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Comparison of the clinical scoring systems in Silver–Russell syndrome and development of modified diagnostic criteria to guide molecular genetic testing
  1. Renuka P Dias1,2,
  2. Peter Nightingale3,
  3. Carol Hardy4,
  4. Gail Kirby1,4,
  5. Louise Tee1,
  6. Susan Price5,
  7. Fiona MacDonald4,
  8. Timothy G Barrett1,2,
  9. Eamonn R Maher1,4
  1. 1Centre for Rare Diseases and Personalised Medicine, School of Clinical and Experimental Medicine, College of Medical and Dental Sciences, University of Birmingham, Birmingham, UK
  2. 2Department of Endocrinology, Birmingham Children's Hospital, Birmingham, UK
  3. 3Wellcome Trust Clinical Research Facility, University Hospitals Birmingham NHS Foundation Trust, Queen Elizabeth Hospital, Birmingham, UK
  4. 4West Midlands Regional Genetics Service, Birmingham Women's Hospital, Birmingham, UK
  5. 5Department of Clinical Genetics, Northampton General Hospital NHS Trust, Northampton, UK
  1. Correspondence to Dr Renuka P Dias, Centre for Rare Diseases and Personalised Medicine, School of Clinical and Experimental Medicine, College of Medical and Dental Sciences, University of Birmingham, Edgbaston, Birmingham B15 2TT, UK; r.dias.1{at}bham.ac.uk or Professor Eamonn R Maher, Department of Medical Genetics, University of Cambridge, Box 238 Addenbrooke's Treatment Centre, Cambridge Biomedical Campus, Cambridge CB2 0QQ, UK; e.r.maher{at}bham.ac.uk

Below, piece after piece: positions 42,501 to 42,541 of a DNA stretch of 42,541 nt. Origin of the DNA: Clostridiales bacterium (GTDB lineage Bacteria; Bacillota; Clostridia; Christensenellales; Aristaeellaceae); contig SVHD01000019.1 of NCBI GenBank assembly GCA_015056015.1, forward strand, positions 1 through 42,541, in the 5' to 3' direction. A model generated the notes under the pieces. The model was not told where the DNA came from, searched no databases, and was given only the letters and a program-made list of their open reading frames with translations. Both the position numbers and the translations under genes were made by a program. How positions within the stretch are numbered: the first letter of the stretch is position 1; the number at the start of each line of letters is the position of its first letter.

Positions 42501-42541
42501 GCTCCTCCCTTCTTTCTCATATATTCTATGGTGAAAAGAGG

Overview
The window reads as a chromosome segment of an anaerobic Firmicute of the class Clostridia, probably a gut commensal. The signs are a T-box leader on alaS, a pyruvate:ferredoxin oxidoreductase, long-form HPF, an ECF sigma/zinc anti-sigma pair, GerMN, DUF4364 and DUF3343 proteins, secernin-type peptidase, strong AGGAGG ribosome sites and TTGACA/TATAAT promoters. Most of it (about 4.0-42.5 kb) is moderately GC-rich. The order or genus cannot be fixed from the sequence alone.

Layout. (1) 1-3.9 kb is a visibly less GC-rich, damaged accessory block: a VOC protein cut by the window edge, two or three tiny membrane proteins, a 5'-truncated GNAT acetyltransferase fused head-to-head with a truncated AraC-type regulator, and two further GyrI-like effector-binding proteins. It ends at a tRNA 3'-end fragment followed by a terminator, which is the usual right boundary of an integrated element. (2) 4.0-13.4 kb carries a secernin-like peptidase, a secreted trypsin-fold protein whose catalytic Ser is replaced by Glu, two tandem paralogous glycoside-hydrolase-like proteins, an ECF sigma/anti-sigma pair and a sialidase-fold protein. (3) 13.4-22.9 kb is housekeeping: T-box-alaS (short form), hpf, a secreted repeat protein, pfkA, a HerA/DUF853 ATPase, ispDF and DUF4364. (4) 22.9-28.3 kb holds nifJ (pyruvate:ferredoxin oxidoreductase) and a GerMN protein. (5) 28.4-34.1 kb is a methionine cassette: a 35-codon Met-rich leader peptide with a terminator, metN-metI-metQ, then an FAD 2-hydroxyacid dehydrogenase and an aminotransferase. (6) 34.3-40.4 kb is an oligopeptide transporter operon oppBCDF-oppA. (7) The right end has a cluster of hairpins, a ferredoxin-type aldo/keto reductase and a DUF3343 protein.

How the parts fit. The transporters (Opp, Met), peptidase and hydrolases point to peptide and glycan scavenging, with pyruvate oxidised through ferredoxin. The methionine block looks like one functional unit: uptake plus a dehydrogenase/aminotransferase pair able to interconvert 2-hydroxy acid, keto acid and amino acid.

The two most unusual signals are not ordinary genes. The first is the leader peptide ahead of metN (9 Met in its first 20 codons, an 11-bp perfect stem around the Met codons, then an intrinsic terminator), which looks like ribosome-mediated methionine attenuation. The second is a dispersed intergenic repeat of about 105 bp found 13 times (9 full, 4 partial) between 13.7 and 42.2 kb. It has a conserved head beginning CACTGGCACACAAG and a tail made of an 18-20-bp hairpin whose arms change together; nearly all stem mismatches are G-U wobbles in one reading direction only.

Abstract

Background About half of all children with a clinical diagnosis of Silver–Russell syndrome (SRS) have a detectable molecular genetic abnormality (maternal uniparental disomy of chromosome upd(7)mat or hypomethylation of H19 differentially methylated region (DMR). The selection of children for molecular genetic testing can be difficult for non-specialists because of the broad phenotypic spectrum of SRS and the tendency of the facial features to mitigate during late childhood. Several clinical scoring systems for SRS have been developed by specialist researchers, but the utility of these for guiding molecular genetic testing in routine clinical practice has not been established.

Objectives To evaluate the utility of four published clinical scoring systems for genetic testing in a cohort of patients referred to a clinical service laboratory.

Patients Individuals with suspected SRS referred for molecular genetic testing of H19 DMR methylation status or upd(7)mat.

Results 36 of 139 (25.9%) patients referred for testing had a genetic abnormality identified. Comparison of four published clinical scoring systems demonstrated that all included subjective criteria that could be difficult for the general clinician to assess. We developed a novel, simplified, scoring system utilising four objective, easily measured parameters that performed similarly to the most sensitive and specific published scoring system.

Discussion Effective utilisation of genetic testing by clinicians without specialist clinical genetics training will be facilitated by the development of targeted testing protocols that are based on robust objective clinical features and are designed for use in a busy clinical practice rather than a research setting.

  • Diagnosis
  • Endocrinology
  • Epigenetics
  • Silver-Russell Syndrome
  • Clinical Scoring

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